Interesting tech for 20 September to 01 October 2010

I write a Tech Universe column for the NZ Herald. This is a fun assignment: Tech Universe brings 5 headlines each day about what’s up in the world of technology. Here are the links from last week.

While I find all the items interesting, some are just cooler than others. I’ve marked out those items.

Tech universe: Monday 27 September 2010

  • PLANE STRAIN: Unlike birds, aircraft have no way to detect changes in their body while flying — sensors would add too much weight. A new plastic polymer mesh contains gold sensors to monitor temperature along the entire body of the aircraft, or map air pressure flowing around a wing. The almost invisible mesh can expand to more than 265 times its original size. Nice air net, that.
  • EYE DOWN: Underwater would be the last place I’d look for a telescope. But the Russian Neutrino Telescope lies 1km below Lake Baikal. What’s more it points towards the centre of the Earth, rather than out into space. It can only be serviced in winter when a metre of ice allows scientists to haul the device to the surface. Anchors aweigh; neutrinos ahoy.
  • 75 TONNE TV: The world’s largest high-definition video board is 61 metres wide, 24 metres tall, weighs 75,000 Kilos and uses more than 9 million LEDs. It’s being installed at Charlotte Motor Speedway, where NASCAR events are held. There will be some power bill supporting that.
  • FLAP AND FLY: The University of Toronto’s human-powered aircraft with flapping wings is called The Snowbird. It recently flew 145 metres at 25Kph for almost 20 seconds. At 32 metres, its wingspan is comparable to a Boeing 737. Don’t dream it, fly it.
  • A YOUNG FACE: Einstein’s Theory of Relativity says gravity causes time to pass more slowly the closer you get to the ground. The National Institute of Standards and Technology in Boulder, Colorado set up extremely accurate clocks in which an aluminum ion switches energy states over a quadrillion times per second. Tests showed a clear time difference between two clocks separated by only 50cm of height. So, your feet are slower than your brain.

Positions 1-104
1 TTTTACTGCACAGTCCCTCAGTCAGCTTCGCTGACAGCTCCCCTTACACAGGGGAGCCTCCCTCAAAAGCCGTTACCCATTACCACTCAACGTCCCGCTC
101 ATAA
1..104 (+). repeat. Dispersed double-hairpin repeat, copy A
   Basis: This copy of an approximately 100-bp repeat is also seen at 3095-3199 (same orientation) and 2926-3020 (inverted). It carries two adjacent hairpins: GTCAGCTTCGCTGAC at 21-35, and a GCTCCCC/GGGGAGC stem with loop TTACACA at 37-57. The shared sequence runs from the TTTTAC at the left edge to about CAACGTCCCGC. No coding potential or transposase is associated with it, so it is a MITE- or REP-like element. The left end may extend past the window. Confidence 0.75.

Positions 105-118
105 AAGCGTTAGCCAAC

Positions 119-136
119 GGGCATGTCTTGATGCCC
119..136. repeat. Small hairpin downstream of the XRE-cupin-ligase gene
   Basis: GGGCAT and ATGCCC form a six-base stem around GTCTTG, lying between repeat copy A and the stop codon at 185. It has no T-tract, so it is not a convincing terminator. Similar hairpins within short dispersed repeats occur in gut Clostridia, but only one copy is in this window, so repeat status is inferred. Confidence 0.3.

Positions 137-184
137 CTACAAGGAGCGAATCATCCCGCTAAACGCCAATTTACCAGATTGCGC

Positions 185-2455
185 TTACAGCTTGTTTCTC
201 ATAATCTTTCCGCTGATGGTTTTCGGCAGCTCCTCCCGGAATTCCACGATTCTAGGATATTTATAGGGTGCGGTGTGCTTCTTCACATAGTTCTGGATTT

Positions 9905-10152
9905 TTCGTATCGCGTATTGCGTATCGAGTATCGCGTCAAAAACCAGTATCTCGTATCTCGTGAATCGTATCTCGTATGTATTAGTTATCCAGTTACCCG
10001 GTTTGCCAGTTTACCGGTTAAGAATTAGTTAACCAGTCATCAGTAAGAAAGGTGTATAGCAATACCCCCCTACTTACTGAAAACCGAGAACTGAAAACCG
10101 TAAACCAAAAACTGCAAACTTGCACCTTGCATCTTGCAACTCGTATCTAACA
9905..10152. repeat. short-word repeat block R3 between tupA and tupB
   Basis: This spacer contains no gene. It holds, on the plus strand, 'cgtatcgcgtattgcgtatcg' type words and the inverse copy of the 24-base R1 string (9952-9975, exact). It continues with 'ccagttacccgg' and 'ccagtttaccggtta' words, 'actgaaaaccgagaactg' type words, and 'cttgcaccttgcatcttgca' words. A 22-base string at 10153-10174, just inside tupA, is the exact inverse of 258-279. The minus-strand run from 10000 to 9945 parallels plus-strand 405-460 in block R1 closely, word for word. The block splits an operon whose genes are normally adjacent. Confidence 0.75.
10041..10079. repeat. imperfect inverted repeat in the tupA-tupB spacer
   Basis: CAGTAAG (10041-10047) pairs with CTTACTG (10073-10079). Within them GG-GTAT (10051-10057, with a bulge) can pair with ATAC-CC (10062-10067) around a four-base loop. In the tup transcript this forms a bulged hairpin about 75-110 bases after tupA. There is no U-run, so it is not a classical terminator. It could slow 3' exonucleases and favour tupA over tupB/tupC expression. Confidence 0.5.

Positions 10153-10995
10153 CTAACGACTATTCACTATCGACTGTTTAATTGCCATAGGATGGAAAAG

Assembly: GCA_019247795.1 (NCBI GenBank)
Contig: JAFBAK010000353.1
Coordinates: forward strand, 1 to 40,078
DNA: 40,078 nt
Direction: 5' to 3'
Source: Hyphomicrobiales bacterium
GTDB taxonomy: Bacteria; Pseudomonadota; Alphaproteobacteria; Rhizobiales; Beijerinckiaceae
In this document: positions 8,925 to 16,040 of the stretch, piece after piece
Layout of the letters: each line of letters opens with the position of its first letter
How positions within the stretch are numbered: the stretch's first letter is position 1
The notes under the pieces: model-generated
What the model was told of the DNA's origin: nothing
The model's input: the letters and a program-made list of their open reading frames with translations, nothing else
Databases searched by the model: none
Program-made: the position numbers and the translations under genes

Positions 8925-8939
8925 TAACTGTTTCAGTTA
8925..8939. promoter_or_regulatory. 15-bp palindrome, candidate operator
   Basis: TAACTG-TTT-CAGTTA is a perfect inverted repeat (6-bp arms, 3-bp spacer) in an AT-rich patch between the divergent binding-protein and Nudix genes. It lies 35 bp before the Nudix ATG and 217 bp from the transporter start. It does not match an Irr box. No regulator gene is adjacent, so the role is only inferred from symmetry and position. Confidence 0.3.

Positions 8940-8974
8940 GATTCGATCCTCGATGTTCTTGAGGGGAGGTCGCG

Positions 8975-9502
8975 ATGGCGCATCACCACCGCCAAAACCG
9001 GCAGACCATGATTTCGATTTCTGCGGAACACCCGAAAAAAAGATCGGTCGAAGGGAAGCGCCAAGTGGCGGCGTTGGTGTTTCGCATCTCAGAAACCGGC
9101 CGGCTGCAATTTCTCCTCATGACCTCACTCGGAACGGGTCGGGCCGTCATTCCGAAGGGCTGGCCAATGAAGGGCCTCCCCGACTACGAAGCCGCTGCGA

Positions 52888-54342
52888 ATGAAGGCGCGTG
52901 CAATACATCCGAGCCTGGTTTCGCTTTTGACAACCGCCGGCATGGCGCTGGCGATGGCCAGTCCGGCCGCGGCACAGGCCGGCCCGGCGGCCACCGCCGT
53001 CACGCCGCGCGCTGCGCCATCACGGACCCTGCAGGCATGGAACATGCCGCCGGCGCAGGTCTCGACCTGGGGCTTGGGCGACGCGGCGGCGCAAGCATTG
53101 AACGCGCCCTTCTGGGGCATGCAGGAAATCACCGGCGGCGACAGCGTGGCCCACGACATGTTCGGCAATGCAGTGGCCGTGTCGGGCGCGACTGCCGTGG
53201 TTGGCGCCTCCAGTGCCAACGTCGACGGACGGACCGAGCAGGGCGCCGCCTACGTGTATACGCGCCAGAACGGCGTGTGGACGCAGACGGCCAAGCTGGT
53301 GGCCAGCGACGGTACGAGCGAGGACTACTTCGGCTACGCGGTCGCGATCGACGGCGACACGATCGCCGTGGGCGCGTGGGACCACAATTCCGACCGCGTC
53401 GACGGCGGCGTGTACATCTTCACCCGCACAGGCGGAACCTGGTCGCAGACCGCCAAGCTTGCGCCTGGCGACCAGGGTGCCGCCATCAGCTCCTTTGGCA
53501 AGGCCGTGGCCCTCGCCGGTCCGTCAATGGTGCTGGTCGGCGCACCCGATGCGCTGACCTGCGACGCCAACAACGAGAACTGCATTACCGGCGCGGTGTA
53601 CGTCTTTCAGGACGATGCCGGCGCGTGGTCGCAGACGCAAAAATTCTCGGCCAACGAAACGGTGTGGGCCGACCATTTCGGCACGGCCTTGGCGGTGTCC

Tech universe: Tuesday 28 September 2010

  • HEX DIGITS: Panasonic’s 16-fingered hair-washing robot scans the head in 3D, computes and remembers the correct pressure for shampooing and massaging. 3 motors on each arm control swing, press and massage motions. Intended for hospitals and health care facilities, it could be rather nice in the home too.
  • PANE FREE: The Windoro window cleaning robot, out of Korea, consists of 2 modules attracted together by neodymium magnets. Each module cleans one side of a window. Distance sensors, attitude adjustment, and obstacle detection help the robot navigate the window. Nice, but it doesn’t move itself from one pane to another.
  • MOUSE BAR: The Kiwi-made Able-X air mouse is a bilateral arm exerciser for people with neurological or muscular-skeletal impairments, such as those who’ve had a stroke. A short bar held with both hands, it controls specially made computer games. Even people who’ve never used computers can work with this. I guess they aren’t first person shooter games.
  • BRAIN SPOTTING: The new EVestG machine from Monash University, Australia, measures electrical signals between the brain and inner ear when the head moves. Distinctive patterns indicate neural disorders such as schizophrenia, Alzheimer’s, and Parkinson’s. This could make early diagnosis quick and straightforward.
  • COLD HEARTED: If our core body temperature drops below 22C we quickly die. But human testing begins soon on a surgical procedure to remove warm blood, replace it with cold saline solution and drop the core temperature to 10C. This leaves no pulse, no blood pressure, no electrical waves in the brain. It’s a state of suspended animation that could allow more time to work on severe trauma patients such as those with gunshot wounds. Hmmm, drains blood, awakens to new life… We’ve heard that before.

Tech universe: Wednesday 29 September 2010

  • 8 SHOOTER: The iCub humanoid robot was given a toy bow and arrow and taught to shoot. Image recognition and learning algorithms allowed it to refine its targeting. The robot learned in only 8 shots how to hit a bullseye. So when do the Robot Olympics begin?
  • ATOM TRAP: Down at the University of Otago scientists shone a laser at colliding atoms of Rubidium 85. That allowed them to trap a single atom while other atoms escaped. That’s one atomic step closer to quantum computers.
  • BIKE LIGHT: The Spin Custom road bike weighs a whole 2.7Kg, and that includes gears, brakes, and so on. Every part is custom made, some from materials almost impossible to obtain. My laptop weighs only a smidgeon less than that.
  • SWING ALERT: Golfers: the SensoGlove uses four tiny sensors sewn into the glove to analyse your grip on the club. The computer in the glove reads and displays the pressure, showing which fingers are too tight, or sounding an alarm. That’s just the swing. Where are the sensors to follow the ball?